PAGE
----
In order to better understand the current state of the accounting and financial software market and determine the major trends and issues organizations are experiencing with regards to accounting and financial applications, TEC recently conducted a poll, asking end-user respondents to answer five questions about their current accounting and financial software systems and the criteria that is important for them to consider when purchasing future systems.
We first enquired about the age of the accounting and financial software that our readers are currently using (Fig.1). What we found is a relatively even split between new, somewhat new, and older software systems, with one-third of respondents using software under 3 years old, one-third currently using technology that is 4–6 years old, and the remaining third with an accounting or financial software system that is 7 years old or more.
As the data shown in Figure 1 reveal, over 65 percent of respondents run accounting and financial software that is 4 years old or even older. One wonders if savvy vendors in the space might come up with a way to use the knowledge that the majority of respondents haven’t adopted the newest technology to their advantage.
As for the types of accounting and financial systems our respondents currently use (Fig.2), standalone on-premise accounting systems are still the most popular software among our respondents—40 percent run these types of systems. Another 28 percent of respondents use a module of on-premise ERP or other corporate-wide software—meaning that in total over two-thirds of respondents are using on-premise accounting and financial systems. As for the cloud-based systems, the great majority of the 28 percent of respondents using cloud-based financial and accounting solutions (85 percent) use a module of cloud-based ERP or other enterprise-wide system, while the remaining are with standalone cloud-based financial applications.
Fig.2 Usage of financial applications by type.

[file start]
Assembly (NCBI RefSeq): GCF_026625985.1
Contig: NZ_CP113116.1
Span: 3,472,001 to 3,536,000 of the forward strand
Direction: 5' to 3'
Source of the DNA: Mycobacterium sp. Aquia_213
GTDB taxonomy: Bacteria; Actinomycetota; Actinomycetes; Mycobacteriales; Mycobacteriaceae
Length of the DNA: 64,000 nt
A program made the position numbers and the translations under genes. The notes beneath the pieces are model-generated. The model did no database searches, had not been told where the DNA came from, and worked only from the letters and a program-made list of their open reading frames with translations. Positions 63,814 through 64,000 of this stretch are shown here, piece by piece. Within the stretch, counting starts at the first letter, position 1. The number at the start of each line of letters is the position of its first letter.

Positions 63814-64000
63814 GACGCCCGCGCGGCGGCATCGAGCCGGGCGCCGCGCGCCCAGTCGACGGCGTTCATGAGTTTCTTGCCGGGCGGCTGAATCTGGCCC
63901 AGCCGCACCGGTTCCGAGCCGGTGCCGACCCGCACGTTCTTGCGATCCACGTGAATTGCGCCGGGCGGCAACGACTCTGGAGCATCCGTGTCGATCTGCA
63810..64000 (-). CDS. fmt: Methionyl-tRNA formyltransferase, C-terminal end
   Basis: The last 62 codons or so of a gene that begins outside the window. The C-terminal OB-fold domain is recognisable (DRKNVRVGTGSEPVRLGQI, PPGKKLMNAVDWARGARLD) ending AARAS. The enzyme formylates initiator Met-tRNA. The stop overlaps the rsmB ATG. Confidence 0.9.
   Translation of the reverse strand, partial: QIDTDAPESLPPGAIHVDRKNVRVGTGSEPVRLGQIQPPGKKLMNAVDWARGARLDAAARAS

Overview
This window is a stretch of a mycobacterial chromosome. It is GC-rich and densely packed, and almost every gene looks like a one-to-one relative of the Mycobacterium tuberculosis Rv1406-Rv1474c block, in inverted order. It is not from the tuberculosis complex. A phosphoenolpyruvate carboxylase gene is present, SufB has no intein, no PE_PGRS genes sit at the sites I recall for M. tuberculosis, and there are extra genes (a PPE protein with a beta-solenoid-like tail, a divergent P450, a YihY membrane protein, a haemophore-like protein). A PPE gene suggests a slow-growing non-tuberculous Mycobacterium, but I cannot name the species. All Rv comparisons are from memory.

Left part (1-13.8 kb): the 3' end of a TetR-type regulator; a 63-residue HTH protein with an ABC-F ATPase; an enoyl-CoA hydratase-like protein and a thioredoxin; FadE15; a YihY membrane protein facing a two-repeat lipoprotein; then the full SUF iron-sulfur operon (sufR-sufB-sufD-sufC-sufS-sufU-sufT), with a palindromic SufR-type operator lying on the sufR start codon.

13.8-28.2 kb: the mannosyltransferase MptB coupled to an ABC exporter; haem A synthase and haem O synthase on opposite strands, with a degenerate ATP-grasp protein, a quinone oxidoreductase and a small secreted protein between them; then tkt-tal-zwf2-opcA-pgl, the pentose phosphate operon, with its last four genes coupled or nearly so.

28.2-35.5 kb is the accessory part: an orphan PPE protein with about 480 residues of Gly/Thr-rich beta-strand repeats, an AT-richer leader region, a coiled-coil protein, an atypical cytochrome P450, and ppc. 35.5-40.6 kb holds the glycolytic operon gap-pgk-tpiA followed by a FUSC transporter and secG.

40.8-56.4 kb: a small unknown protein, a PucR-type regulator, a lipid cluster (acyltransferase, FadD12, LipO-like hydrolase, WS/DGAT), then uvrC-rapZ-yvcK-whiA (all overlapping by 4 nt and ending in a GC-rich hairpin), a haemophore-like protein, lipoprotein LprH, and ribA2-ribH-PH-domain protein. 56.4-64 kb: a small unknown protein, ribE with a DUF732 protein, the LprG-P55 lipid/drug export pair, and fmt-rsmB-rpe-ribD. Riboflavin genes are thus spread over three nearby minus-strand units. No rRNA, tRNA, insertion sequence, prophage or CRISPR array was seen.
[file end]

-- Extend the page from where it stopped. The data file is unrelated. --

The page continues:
Certainly, we could not stay away from the hot topic of cloud-based software, especially in the area of accounting and financial software, and what sorts of issues still prevent mass acceptance of this deployment method, so the next question of the poll was created in view of that (Fig.3).
It is indicative of the general trend in computing towards cloud-based solutions that, despite multiple potential cloud-related fears and concerns, the majority of respondents do not mind considering cloud-based accounting and financial systems for the future—65 percent answered the question positively, while only 17 percent still do not feel comfortable with this mode of delivery. The same number of respondents did not answer definitively and obviously need more time and information to consider the advantages and disadvantages of cloud-based financial and accounting solutions.
Fig.3 Potential acceptance of cloud-based accounting software.
In reference to cloud accounting and financial application concerns (see Fig.4), according to the TEC poll’s respondents the most important barrier in adoption of such software is obviously security and access to information issues—22 percent of respondents have indicated this. Another issue that would prevent organizations from implementing cloud software is a need for customization to accommodate unique accounting processes, with 17 percent of respondents choosing this as the main barrier in selecting a cloud-based application. The third major potential issue regarding adoption of cloud-based financial applications is the company’s ownership of financial data—about 15 percent of respondents have concerns about allowing a third party to own their sensitive information. At the same time, 22 percent mentioned technical issues—hardware, bandwidth, and a necessity to transfer and process large amounts of data. Interesting to note is that financial issues are at the bottom of the list of concerns: only 4 percent of respondents consider the excessive cost of cloud applications over the long term to be an issue.
Fig.4 Major obstacles in cloud accounting and financial software adoption.
Finally, we asked readers about their general criteria for evaluating accounting and financial software, and what the most important factor is from their point of view (see Fig.5).
Fig.5 Accounting and financial system’s importance criteria.
What we found from respondents’ answers is that three major considerations are ahead of others—ease of use, a system’s flexibility and adaptability, and the capability for a seamless integration with other software applications. Obviously, users are quite tired of the complexity, inflexibility, and lack of integration capability of their existing systems. Data consolidation capabilities are critical for 13 percent of respondents, likely a representation of larger organizations’ need for this functionality. Finally, it is interesting to note that only 4 percent of respondents would select their accounting and financial software primarily based on delivery method—apparently users ultimately want an easy-to-use, flexible, and well-integrated software. How exactly it is delivered seems to be a secondary and rather technical question for them.
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